Q1-5: Can the Toolbox take into account mechanisms or modes of action of toxicity?

 

Yes. The Toolbox contains “mechanistic profilers” which can identify mechanisms or modes of actions relevant for different regulatory endpoints for a target chemical or a list of target chemicals. The user can then search for chemicals having the same mechanisms or modes of action to build chemical categories. Guidance on using these “mechanistic profilers” can be found either in the Guidance Document for Using the OECD (Q)SAR Application Toolbox to Develop Chemical Categories According to the OECD Guidance on Grouping of Chemicals, or among the published training material for the Toolbox.

 

 

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2.Databases

 

Q2-1: Can the Toolbox be extended with a user’s own data?


Any user can add his/her own data into his/her Toolbox installation. Indeed a user-friendly import function for experimental results is available within the Toolbox. Additional databases can therefore be imported into individual Toolbox installations by anybody and shared with other users of the Toolbox, independent of the OECD (Q)SAR project.  Specific guidance on importing databases is available.

 

A user can also import measured parameters (independent variables) to perform linear interpolation for an endpoint of interest.  Specific guidance is provided as part of the guidance document on "Tips and tricks."


 

Q2-2: Can I submit a database to OECD to be incorporated into the Toolbox as part of its core databases?


Yes. Proposals for databases to be included into the Toolbox as part of its core databases are handled by a formal request, which can be made by any stakeholder. The decision to include a database into the Toolbox is made by the QSAR Application Toolbox Management Group after considering the principles below:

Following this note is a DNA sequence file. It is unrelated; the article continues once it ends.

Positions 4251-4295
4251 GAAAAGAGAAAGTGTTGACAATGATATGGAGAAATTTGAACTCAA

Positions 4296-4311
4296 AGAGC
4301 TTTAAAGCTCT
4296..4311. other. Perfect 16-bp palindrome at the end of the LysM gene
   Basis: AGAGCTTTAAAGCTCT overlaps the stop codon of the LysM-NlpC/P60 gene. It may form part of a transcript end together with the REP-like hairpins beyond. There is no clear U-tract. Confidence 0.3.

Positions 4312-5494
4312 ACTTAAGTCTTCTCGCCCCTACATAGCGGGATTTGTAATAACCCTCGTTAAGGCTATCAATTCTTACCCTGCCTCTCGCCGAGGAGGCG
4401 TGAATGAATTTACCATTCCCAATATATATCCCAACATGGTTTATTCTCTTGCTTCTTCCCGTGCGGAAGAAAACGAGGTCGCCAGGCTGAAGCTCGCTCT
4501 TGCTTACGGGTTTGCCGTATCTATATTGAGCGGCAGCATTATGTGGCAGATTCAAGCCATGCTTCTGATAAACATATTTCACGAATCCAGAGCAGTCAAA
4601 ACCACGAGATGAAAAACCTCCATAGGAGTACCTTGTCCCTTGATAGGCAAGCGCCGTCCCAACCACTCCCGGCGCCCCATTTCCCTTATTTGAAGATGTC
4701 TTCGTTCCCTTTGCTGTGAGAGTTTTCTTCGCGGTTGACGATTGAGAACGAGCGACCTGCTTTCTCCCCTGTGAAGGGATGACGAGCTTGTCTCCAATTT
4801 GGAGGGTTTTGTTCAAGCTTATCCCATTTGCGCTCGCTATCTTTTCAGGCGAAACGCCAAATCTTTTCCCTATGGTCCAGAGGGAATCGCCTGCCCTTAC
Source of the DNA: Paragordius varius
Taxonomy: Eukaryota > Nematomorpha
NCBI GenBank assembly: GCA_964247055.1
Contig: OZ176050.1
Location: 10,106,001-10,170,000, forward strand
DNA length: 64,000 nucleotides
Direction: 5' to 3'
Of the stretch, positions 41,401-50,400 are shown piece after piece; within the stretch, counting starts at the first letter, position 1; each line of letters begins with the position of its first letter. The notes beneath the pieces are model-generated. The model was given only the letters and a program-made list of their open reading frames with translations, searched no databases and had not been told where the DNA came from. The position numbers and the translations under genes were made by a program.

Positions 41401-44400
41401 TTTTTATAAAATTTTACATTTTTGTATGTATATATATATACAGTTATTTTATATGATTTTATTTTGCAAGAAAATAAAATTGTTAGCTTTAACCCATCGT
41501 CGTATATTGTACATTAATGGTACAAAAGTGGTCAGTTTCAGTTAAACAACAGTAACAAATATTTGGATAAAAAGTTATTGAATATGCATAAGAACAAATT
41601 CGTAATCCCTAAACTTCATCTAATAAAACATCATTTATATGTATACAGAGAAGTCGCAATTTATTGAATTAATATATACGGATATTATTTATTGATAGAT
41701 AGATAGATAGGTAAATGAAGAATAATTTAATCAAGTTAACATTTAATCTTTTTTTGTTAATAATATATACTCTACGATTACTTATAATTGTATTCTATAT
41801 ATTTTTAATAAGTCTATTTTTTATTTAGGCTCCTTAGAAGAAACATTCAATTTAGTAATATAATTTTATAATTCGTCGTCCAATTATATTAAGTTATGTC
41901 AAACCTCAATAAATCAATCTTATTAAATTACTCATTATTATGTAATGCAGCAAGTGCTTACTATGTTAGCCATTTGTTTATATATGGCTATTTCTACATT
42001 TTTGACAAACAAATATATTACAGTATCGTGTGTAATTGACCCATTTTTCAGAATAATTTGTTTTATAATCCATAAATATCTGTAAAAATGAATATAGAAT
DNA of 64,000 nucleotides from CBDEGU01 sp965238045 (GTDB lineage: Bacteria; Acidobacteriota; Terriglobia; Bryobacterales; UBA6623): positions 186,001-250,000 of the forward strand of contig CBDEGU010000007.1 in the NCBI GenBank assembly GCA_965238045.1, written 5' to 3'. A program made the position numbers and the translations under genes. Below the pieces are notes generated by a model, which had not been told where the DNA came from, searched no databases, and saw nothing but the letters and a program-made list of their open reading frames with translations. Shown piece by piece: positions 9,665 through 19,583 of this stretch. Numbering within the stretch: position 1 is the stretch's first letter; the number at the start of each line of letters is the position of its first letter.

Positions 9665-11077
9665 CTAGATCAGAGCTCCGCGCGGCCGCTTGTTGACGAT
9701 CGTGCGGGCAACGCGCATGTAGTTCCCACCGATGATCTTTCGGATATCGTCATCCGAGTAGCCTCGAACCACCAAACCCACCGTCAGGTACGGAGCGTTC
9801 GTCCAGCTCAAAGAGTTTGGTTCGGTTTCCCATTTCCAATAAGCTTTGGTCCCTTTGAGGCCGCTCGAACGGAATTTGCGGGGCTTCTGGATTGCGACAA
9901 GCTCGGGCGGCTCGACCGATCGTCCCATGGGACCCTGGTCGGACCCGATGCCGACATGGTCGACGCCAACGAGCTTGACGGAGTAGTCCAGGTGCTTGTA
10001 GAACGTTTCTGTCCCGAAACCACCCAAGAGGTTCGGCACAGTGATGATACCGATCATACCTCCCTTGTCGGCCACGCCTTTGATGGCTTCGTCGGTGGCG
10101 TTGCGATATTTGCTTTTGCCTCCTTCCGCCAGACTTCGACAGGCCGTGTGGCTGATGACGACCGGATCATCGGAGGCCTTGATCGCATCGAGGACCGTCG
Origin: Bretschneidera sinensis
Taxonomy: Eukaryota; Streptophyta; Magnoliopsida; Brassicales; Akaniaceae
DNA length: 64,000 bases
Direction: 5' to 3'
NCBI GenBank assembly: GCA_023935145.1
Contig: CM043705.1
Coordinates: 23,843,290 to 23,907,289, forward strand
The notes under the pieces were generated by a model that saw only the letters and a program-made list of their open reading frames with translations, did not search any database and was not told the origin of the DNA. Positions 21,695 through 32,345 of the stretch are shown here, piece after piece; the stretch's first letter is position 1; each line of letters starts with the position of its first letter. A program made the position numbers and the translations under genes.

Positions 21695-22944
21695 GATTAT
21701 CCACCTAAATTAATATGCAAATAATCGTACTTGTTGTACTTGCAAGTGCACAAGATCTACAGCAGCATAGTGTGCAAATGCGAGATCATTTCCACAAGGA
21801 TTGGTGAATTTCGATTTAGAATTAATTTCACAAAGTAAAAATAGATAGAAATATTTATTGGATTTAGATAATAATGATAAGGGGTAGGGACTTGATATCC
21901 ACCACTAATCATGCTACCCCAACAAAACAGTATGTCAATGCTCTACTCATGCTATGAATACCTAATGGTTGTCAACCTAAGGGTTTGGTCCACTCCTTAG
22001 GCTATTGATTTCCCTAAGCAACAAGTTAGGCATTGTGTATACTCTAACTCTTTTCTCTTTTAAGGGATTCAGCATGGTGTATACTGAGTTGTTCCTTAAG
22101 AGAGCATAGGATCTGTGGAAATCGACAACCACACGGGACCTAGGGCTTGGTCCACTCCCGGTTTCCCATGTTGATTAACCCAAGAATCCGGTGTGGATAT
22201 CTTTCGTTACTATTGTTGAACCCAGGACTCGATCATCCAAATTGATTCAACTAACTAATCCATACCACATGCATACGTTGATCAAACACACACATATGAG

• The need for the database. For example, there are currently more aquatic toxicity databases than terrestrial toxicity or health effects databases.  Therefore, there is a greater need for the latter two types of databases.  Following a similar line of reasoning there will be more value in expanding existing databases or adding similar databases (e.g., another fish species) which expand the biological or chemical domain, rather than adding a database that focuses on an already well represented organism or chemical class. Furthermore, the type of data in the additional databases should be restricted to the endpoints used for regulatory purposes or endpoints that can be directly linked to a regulatory endpoint by a toxic pathway.


• The quality of the documentation of the data in the database. Databases with information on test conditions and original references will be preferred. The aim is to provide sufficient information to allow the user to come to a conclusion regarding the quality of the data.


• The cost of adding and maintaining the database. Databases that are in a format ready for easy import into the Toolbox require minimal time and expense to incorporate. Other datasets may need to be put in an electronic format that would imply resources.  Depending on the funds available, the costs could be borne by the OECD.  Alternatively a member country or other stakeholder could offer to sponsor the effort and bear the cost as a contribution to the Toolbox.  In any of these cases, long-term maintenance and updating solutions will have to be considered.